Touching the guy being popped would be a Very Bad Thing; indeed, being in close proximity would, as well. Though air is a very effective insulator, it’s not uncommon at all for an arc to develop between people standing too close to each other. Happens quite a bit in lightning strikes, but I saw it happen once when a guy was putting up a billboard graphic and let his metal pole come into contact with the highline; his buddy was a couple of feet away and the juice arced to him, too. Threw them both off the platform. Both survived, though I’m not sure whether or not it had anything to do with the amperage being “split” between them. Even if it was truly split in half, it was way, way more than enough to still be fatal. I think they lucked into being right underneath a cutout, which tripped immediately. That was the day I decided that following in my father’s footsteps wasn’t for me.

Anyway, it’s not too far fetched that the cell phone would survive and continue to transmit.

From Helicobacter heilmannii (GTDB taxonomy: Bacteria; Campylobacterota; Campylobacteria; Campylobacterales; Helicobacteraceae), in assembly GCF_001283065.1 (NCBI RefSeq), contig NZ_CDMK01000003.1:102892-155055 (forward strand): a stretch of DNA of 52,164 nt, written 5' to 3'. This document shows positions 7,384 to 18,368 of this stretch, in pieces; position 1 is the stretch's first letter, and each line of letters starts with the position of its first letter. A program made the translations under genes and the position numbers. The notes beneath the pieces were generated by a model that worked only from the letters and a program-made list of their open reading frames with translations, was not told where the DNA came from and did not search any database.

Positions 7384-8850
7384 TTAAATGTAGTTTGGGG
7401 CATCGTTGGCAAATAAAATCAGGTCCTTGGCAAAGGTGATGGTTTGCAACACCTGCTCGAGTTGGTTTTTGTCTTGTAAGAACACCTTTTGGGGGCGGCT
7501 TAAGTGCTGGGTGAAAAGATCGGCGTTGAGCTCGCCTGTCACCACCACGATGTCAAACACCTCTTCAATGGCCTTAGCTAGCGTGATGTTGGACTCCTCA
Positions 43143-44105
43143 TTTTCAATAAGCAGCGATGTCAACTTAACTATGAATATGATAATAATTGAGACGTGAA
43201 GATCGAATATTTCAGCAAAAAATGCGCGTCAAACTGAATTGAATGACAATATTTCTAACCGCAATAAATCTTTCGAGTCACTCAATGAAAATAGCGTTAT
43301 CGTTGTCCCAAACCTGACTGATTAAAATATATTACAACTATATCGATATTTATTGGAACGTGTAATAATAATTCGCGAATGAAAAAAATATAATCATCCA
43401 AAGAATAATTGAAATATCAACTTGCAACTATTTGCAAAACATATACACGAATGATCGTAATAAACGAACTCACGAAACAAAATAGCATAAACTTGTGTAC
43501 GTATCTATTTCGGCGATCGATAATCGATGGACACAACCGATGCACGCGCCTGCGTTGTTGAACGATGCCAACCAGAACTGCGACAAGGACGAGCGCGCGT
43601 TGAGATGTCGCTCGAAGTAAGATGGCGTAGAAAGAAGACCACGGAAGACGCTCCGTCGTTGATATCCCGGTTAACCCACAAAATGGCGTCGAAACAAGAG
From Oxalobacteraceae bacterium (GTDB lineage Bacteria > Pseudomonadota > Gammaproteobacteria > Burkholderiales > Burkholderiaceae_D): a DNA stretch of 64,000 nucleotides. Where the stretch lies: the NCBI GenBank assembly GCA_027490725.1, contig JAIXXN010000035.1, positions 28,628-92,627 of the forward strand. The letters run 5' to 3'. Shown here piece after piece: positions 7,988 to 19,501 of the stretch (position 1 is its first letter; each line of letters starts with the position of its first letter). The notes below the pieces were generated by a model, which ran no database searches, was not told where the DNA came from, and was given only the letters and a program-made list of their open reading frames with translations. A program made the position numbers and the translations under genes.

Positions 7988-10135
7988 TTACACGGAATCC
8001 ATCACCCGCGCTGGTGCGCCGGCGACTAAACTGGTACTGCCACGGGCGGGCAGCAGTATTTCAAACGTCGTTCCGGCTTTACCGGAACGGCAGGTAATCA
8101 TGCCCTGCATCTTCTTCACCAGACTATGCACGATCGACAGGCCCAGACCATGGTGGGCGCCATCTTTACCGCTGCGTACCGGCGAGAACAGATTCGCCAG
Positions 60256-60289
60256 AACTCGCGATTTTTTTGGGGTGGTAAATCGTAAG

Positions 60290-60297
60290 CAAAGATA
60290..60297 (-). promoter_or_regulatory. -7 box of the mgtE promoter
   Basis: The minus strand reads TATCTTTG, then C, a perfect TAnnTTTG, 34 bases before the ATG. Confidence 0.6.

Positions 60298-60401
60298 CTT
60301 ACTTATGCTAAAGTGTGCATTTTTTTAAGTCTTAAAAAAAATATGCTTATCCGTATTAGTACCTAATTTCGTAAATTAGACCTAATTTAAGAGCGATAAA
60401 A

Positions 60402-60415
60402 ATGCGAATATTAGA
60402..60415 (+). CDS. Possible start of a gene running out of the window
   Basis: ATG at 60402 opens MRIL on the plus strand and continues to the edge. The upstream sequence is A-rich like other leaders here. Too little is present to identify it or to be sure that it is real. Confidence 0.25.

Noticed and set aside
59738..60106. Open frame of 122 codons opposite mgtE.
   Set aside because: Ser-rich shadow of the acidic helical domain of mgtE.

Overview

Not true. There could be internal burns, as well.

Yes, I should’ve been more clear about that. I meant that, when looking at the body, he’d see damage where the current entered, and damage where it exited. The rest of the body was (usually) pristine, externally.

Interesting – when you say “the body”, are you saying your father viewed them post-mortem? Was “getting popped” typically fatal?

Reports described the point where Steffey touched the transformer (with his hand, apparently) as the most dangerous spot in the whole room. Odd that he managed to zero in on it.

There was a graphic in the paper at one point, but I can’t find it now. It made the transformer look something like our gas water heater, and the spot where he touched it seemed to be about the size of our inflow valve, towards the top.

My ex was an electricial. He worked in many high tension vaults. He said that high voltage is more apt to knock a person away than grab them, like 110 will. That’s not to say it will always knock one away. Plenty of people die from high voltage contact.

As for electrical burns, BlakeTyner is correct.
I’ve seen patients with a quarter sized hole in a shoulder and a foot, with no other injury.
Internal burns are fairly rare, in my experience. (6 years Burn ICU) Cardiac arrest is very common, but that isn’t because the heart was burned, it was shocked, similar to defibrillation. Defib, is only used to stop erratic, disorganized rhythms. It stops the electrical activity, and we wait for, (and hope) the heart’s intrinsic electricial system kicks in.